The following table is also helpful in determining when to use Cosmos DB Emulator and when direct cloud service. Depending on the choice of requirement, you would need to use associated services efficiently.


Cosmos DB Emulator Cosmos DB Cloud Service
Supports only a single fixed account and a well-known master key. Key regeneration is not possible. Supports multiple accounts and different master keys. You can regenerate keys any time from Azure Portal.
Non scalable Highly scalable
Does not support larger data sets Support for large data sets
Does not simulate consistency levels Different Consistency levels available
Does not simulate multi-region replication Configurable as part of the platform, as needed basis.
Does not support quota override feature Supports document size limit increases, increased partitioned collection storage etc.
Might not support most recent changes to Cosmos Db platform Most recent platform update will be available.

Hope this article was helpful for your initial start. If you would need to understand further on Azure Cosmos DB development follow the links. I will be writing further insights in later sessions.

Azure CosmosDB – a multi-model, multi-API for highly scalable applications

May 12, 2017 Analytics, Azure, Cloud Computing, CosmosDB, Data Analytics, Data Services, Document DB, Emerging Technologies, Microsoft, PaaS, Storage, Backup & Recovery No comments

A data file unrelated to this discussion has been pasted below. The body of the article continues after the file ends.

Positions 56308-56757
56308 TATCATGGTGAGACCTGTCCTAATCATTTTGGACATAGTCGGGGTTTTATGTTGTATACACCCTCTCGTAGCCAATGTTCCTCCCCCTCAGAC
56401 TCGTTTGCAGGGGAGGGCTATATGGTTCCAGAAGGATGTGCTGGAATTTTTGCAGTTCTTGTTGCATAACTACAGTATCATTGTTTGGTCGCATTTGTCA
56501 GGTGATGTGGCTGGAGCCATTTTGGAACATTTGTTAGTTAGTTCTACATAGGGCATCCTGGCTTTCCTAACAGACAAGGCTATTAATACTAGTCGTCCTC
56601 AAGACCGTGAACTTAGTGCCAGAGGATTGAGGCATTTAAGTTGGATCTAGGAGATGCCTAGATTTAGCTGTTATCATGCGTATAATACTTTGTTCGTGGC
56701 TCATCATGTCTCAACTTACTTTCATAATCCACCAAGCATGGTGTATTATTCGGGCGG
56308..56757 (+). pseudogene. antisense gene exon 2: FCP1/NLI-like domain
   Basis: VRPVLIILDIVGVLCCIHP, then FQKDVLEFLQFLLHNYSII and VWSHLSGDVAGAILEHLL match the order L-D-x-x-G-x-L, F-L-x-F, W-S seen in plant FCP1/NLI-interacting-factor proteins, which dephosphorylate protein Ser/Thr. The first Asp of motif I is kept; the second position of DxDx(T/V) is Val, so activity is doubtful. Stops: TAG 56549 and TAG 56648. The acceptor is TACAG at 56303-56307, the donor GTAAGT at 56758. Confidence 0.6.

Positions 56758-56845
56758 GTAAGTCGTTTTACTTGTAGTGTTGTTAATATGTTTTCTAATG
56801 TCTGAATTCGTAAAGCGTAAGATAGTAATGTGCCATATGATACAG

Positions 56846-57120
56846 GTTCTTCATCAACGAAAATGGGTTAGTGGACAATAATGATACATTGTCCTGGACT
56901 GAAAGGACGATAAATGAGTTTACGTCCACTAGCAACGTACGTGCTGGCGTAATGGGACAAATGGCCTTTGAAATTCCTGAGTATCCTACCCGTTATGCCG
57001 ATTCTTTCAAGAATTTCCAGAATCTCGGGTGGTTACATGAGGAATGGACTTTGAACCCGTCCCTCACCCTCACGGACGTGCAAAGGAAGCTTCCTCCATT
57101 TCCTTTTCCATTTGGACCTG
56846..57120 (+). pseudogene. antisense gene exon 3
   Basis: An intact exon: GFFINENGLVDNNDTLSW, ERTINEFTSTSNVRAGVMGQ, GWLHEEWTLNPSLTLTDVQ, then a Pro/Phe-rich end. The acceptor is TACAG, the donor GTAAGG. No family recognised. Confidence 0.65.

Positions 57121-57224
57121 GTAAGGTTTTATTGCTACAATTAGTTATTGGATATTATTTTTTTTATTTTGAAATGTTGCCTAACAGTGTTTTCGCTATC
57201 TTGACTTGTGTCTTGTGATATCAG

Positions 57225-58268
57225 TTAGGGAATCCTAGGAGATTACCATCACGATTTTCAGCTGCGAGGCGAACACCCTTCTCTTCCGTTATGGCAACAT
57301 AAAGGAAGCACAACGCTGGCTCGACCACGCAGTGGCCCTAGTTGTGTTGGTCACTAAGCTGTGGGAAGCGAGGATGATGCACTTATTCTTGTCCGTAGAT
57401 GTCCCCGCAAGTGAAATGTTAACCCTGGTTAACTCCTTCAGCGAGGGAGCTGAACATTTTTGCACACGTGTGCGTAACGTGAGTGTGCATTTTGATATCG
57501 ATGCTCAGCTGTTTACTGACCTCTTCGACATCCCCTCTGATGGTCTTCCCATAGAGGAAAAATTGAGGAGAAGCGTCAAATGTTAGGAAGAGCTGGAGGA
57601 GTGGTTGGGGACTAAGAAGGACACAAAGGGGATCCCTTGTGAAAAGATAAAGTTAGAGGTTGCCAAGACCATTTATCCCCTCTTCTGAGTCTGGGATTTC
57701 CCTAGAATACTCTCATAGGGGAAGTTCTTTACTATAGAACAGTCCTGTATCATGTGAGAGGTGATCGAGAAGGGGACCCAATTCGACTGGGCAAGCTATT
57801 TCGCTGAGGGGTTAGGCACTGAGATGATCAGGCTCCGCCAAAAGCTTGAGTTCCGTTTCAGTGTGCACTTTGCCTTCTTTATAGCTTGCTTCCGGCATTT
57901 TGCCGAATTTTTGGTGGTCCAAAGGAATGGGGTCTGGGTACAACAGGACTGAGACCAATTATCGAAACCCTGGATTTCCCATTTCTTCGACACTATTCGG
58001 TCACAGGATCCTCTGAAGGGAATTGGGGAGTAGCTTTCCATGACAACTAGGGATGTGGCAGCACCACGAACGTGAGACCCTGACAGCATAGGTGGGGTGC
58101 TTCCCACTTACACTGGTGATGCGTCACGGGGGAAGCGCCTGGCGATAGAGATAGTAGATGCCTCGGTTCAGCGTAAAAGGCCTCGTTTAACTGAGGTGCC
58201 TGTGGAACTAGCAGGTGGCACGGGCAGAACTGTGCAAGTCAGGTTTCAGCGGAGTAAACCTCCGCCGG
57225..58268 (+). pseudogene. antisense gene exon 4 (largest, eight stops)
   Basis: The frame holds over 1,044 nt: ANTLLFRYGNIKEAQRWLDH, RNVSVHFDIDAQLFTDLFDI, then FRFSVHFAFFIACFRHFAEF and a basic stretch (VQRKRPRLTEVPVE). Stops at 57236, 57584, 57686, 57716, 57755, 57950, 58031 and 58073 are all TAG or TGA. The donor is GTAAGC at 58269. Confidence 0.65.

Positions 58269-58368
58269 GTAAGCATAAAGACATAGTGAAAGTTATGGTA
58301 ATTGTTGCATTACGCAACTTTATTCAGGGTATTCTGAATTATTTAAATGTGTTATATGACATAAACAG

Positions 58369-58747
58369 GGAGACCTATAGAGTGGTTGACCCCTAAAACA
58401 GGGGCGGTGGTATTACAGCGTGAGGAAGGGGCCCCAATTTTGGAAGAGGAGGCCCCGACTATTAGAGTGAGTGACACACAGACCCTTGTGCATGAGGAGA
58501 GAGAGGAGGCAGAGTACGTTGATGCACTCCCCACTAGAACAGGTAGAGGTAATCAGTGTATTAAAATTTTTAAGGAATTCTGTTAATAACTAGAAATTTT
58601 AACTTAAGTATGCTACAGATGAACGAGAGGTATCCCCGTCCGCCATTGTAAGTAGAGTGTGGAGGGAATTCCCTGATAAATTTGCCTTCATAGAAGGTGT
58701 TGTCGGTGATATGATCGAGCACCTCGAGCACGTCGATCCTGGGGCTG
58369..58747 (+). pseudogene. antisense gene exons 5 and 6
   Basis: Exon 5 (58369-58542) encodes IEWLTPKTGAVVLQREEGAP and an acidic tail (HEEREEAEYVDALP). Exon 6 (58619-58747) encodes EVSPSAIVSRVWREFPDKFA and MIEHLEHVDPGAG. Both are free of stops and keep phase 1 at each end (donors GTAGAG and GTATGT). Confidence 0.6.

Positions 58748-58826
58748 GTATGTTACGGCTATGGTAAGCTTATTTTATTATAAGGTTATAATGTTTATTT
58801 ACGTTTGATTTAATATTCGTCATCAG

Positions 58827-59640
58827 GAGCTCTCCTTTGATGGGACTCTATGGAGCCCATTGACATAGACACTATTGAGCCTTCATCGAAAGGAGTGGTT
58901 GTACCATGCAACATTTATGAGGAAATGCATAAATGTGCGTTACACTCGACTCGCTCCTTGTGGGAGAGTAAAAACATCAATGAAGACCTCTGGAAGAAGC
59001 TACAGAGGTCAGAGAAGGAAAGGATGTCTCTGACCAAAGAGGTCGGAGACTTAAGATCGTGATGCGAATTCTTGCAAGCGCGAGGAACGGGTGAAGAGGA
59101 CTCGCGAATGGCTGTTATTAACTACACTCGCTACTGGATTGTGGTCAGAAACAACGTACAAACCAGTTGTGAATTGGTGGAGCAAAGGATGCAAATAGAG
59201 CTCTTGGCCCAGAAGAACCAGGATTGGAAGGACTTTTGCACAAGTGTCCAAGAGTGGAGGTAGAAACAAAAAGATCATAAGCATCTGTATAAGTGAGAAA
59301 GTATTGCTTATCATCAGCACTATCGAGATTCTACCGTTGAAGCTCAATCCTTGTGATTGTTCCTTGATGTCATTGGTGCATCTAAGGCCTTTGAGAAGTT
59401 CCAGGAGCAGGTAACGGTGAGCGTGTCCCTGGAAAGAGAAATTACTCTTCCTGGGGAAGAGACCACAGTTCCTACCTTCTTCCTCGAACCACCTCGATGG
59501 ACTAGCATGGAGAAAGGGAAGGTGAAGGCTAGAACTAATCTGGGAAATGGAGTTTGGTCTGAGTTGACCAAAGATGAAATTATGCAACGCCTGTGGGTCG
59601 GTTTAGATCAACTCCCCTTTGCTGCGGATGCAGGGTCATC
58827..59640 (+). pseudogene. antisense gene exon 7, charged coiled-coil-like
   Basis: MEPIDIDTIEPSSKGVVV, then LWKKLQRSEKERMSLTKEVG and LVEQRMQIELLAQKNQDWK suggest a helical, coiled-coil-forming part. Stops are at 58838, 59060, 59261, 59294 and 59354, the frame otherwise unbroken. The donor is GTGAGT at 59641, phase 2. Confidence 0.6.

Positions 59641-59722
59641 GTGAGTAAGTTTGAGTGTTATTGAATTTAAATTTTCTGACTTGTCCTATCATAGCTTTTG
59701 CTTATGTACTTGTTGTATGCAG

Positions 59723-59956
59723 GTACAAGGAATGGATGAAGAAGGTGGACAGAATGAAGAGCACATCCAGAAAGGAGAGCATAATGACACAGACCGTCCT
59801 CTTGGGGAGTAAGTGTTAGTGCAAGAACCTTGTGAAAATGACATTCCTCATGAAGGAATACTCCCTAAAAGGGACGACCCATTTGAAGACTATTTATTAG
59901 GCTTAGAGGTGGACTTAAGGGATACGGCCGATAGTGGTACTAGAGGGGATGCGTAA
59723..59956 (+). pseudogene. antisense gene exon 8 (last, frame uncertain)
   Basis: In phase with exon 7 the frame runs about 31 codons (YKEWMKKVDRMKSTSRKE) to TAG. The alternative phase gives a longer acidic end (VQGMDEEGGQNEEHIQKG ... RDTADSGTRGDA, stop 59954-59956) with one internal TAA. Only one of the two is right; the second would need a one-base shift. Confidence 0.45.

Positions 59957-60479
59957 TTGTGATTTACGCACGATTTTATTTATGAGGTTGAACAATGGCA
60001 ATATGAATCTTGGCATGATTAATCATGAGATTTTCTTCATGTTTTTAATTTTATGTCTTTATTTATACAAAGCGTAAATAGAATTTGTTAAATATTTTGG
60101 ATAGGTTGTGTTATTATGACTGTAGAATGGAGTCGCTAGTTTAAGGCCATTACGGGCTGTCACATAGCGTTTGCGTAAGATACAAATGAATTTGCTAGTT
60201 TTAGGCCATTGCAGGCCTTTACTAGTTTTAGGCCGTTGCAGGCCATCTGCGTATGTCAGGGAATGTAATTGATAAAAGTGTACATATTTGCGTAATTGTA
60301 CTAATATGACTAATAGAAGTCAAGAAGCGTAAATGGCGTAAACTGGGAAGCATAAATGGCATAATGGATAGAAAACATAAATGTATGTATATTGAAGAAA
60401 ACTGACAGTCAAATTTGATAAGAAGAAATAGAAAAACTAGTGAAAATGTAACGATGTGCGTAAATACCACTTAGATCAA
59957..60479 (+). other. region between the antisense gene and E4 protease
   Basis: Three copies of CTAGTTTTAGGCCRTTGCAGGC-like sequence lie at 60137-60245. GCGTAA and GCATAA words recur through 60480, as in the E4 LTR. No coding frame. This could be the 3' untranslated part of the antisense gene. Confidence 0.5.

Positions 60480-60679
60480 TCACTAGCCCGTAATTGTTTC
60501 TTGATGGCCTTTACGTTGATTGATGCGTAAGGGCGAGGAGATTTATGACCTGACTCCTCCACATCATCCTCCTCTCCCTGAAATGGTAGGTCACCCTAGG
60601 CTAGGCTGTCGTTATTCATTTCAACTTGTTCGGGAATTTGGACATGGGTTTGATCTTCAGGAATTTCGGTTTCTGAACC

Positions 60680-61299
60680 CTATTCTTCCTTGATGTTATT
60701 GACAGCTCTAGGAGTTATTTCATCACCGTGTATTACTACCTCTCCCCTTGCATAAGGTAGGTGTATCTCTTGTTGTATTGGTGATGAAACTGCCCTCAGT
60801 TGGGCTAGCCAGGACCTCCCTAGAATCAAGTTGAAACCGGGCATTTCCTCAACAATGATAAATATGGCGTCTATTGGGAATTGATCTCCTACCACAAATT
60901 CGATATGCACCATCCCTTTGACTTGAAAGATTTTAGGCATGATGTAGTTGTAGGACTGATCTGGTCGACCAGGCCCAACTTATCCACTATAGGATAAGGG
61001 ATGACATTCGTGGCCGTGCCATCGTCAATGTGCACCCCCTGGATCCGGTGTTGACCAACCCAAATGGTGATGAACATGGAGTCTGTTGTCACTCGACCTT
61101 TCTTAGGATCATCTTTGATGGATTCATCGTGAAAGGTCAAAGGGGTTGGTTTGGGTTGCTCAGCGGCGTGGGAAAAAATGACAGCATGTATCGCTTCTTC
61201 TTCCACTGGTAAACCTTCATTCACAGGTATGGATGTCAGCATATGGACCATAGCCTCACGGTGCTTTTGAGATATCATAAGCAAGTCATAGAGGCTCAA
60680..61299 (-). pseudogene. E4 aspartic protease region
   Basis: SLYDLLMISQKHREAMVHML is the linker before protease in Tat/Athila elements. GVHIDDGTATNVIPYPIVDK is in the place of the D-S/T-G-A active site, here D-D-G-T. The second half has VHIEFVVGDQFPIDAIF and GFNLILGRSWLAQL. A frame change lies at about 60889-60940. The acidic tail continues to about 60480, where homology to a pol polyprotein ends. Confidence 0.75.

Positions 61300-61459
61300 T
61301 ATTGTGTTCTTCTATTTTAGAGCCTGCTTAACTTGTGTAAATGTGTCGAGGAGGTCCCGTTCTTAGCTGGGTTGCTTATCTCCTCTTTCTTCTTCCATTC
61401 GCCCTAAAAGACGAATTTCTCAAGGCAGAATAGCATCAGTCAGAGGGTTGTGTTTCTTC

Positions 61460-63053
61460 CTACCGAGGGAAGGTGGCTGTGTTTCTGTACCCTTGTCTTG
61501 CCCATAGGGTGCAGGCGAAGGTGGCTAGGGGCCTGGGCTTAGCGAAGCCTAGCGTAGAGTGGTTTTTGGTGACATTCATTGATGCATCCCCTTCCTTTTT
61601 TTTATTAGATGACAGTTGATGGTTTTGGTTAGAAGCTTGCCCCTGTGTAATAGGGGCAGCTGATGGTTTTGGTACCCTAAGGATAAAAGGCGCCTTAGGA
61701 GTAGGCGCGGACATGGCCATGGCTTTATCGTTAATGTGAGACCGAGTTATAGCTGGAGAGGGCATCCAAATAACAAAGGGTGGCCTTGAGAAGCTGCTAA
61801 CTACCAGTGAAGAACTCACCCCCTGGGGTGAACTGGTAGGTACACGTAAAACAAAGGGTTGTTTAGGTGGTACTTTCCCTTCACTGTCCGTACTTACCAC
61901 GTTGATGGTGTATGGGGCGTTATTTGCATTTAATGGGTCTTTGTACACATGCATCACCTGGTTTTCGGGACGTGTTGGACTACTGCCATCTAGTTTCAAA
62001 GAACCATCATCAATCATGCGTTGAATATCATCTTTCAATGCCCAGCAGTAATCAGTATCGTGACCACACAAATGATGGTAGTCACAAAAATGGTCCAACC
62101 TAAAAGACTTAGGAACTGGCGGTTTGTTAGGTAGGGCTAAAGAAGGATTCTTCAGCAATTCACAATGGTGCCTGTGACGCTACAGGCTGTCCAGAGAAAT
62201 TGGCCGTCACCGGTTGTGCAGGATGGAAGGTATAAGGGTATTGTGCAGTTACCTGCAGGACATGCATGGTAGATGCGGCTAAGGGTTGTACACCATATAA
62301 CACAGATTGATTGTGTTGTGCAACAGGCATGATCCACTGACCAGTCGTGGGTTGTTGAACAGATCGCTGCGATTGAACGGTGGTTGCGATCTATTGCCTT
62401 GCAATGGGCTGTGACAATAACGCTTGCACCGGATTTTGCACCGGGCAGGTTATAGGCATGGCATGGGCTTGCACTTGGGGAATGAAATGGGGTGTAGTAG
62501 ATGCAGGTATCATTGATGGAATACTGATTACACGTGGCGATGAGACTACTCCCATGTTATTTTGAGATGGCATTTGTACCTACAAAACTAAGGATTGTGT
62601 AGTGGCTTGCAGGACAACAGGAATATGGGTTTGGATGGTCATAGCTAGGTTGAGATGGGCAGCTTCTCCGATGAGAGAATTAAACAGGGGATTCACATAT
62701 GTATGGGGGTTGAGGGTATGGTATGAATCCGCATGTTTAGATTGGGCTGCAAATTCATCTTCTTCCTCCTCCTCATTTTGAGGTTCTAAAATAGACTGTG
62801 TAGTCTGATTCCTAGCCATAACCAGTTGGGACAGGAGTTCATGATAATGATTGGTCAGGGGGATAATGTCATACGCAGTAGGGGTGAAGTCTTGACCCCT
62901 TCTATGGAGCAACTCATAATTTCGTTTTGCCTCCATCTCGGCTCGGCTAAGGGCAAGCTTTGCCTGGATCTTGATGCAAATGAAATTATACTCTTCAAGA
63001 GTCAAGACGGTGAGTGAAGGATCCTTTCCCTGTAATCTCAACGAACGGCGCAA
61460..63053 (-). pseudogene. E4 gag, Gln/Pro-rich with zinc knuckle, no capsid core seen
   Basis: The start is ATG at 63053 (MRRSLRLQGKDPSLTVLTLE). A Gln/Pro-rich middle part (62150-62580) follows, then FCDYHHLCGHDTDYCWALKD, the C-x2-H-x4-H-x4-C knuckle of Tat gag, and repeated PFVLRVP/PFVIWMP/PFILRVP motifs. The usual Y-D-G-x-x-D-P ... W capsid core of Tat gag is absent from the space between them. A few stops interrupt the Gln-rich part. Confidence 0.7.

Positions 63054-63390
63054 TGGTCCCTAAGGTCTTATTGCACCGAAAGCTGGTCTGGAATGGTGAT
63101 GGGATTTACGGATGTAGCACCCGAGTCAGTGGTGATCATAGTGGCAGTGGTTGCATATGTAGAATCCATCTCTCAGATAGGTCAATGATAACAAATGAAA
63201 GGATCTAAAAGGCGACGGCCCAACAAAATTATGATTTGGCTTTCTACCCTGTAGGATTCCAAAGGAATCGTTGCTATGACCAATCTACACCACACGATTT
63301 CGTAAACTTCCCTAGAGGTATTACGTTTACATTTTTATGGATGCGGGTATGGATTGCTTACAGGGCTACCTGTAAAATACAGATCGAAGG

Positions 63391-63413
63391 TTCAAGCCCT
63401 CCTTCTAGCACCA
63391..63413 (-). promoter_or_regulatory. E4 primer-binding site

Azure Cosmos DB is the next generation globally distributed multi model database from Microsoft. Cosmos DB has been built from scratch in mind with efficient global distribution and horizontal scalability aspects as the core.

  • Azure Cosmos DB guarantees single-digit-millisecond latencies at the 99% availability across the world with Enterprise Level SLAs.
  • Offers a set of well-defined consistency models to enable high availability.
  • Multi-Model – offers ability to support key-value, graph and document data in one service
  • Multi-API – Azure Cosmos DB automatically indexes all data, and allows you to use your favorite API including SQL, JavaScript, Gremlin, MongoDB and Azure Table Storage to access your data.
  • Elastically scalable and higher throughput.
Data Model API’s
  • Key-value
  • Document
  • Column Family
  • Graph
  • Document DB
  • Mongo DB
  • Table Storage
  • Gremlin Graph
  • Spark

azure-cosmos-db-multimodel

** Azure Cosmos DB is a superset of the existing DocumentDB service, and Microsoft  will be transitioning all existing DocumentDB customers to Azure Cosmos DB, free of charge without data loss.